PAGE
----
What an amazing performance of Richard III with Kate Mulvany in the lead role. The extraordinary relevance of her presence as Richard was amplified by her physical condition, mirroring Richard’s own adolescent idiopathic scoliosis or curvature of the spine. This is the condition that Kate felt helped to shape Richard’s response to the world in which he found himself. So through Kate the director, Peter Evans, presented an approach to Richard which may have directly challenged Shakespeare’s own faithful following of Thomas More’s derogatory biography of this megalomaniac king. Indeed Peter Evans gave a nice further twist to Shakespeare’s performance by emphasising the powerful presence of women in Richard’s life. The stage was strong with women through the whole performance. Their identities remained stable while most of the men were constantly metamorphosing into roles other than the one they began with. So how did this all this play out on the meaning of the play as expressed through this production? Personally I had a sense that the women were strong, especially Margaret (played by Sandy Gore), Wife of the late King Henry VI and indeed the Duchess of York (played by Sarah Woods). Both these women stood their ground against Richard’s machinations. But Richard himself with Kate Mulvany in the role seemed to draw the audience’s sympathies through his/her macabre sense of humour. This was a strange twist that held the audience’s attention and made it difficult to reach a conclusion as to the point of view that this production was driving at: was it Richard’s evil that was being exposed? was it the evil of the surrounding society that Richard was in some curious way dismantling? Was he in fact revealing the instability and egotism of all those who were trying to curry favour with him? In short, was Richard a kind of a whip for a world that had gone mad?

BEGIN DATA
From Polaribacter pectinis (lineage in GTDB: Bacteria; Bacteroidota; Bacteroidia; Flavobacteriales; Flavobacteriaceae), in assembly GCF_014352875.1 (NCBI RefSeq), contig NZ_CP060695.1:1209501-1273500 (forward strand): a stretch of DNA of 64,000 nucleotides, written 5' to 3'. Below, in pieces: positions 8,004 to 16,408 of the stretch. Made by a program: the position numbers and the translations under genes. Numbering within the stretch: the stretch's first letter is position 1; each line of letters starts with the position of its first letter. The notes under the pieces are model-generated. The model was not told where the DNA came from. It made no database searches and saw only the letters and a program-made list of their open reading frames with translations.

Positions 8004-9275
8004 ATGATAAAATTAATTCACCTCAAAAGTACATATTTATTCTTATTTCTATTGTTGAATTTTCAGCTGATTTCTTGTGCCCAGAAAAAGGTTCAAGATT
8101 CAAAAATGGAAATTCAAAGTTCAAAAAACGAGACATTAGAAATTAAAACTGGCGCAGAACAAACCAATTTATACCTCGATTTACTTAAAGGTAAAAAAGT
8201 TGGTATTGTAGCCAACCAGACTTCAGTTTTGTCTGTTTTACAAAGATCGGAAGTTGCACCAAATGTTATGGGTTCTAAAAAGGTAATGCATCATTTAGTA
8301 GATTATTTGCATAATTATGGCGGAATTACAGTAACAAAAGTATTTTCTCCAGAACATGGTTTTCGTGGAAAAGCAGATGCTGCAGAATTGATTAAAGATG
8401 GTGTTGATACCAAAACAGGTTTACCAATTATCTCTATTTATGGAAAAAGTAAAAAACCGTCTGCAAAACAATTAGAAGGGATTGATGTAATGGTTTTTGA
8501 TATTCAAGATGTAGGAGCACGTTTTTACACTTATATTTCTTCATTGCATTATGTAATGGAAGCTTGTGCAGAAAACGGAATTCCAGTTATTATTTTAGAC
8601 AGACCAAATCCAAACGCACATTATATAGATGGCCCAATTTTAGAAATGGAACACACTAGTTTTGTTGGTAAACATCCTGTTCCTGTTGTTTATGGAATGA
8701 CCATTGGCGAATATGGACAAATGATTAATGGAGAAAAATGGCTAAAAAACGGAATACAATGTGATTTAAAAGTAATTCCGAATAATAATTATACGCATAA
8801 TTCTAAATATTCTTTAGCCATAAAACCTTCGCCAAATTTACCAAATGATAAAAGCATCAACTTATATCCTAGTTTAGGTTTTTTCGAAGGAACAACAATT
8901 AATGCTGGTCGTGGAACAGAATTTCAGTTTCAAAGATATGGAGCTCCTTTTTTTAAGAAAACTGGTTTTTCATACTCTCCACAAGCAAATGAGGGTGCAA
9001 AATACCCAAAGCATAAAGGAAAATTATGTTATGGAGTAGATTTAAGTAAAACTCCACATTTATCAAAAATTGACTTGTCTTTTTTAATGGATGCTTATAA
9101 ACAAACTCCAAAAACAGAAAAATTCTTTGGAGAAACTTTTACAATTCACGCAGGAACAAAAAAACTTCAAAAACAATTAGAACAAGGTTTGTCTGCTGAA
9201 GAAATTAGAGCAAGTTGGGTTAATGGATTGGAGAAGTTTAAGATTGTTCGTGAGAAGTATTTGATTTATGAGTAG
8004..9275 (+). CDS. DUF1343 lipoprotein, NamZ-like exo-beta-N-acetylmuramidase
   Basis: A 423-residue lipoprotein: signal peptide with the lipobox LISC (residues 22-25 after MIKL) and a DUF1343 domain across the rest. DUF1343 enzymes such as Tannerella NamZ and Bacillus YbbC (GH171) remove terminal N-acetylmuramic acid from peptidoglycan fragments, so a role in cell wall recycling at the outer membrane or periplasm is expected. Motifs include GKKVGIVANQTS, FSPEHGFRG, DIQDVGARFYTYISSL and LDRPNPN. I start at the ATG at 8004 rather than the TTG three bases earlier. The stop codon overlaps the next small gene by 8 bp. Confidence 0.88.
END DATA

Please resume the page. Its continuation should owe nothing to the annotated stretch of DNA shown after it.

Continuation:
If Peter Evans was trying (as he says in the interview in the program) to draw connections between Richard III and Donald Trump, was he perhaps showing that Trump, for all his faults is exposing & undermining the way that a rigid political system desperately tries to hold on to its old hierarchical structures: the Bush family, the Clinton family, the Kennedys…..
We had a wonderful opportunity to hear one of the cast, Sarah Woods (Duchess of York) give us a half hour question and answer on the production of the play and her role in it. Most powerful was her response to Jim Tulip’s question: how does Shakespeare succeed in turning such an evil character into someone who is so attractive on the stage. Sarah’s answer: it is partly the humour that Shakespeare brings to the role and partly the brilliancy of the language that Shakespeare manages to put into Richard’s mouth.
Thank you Sarah for your generosity!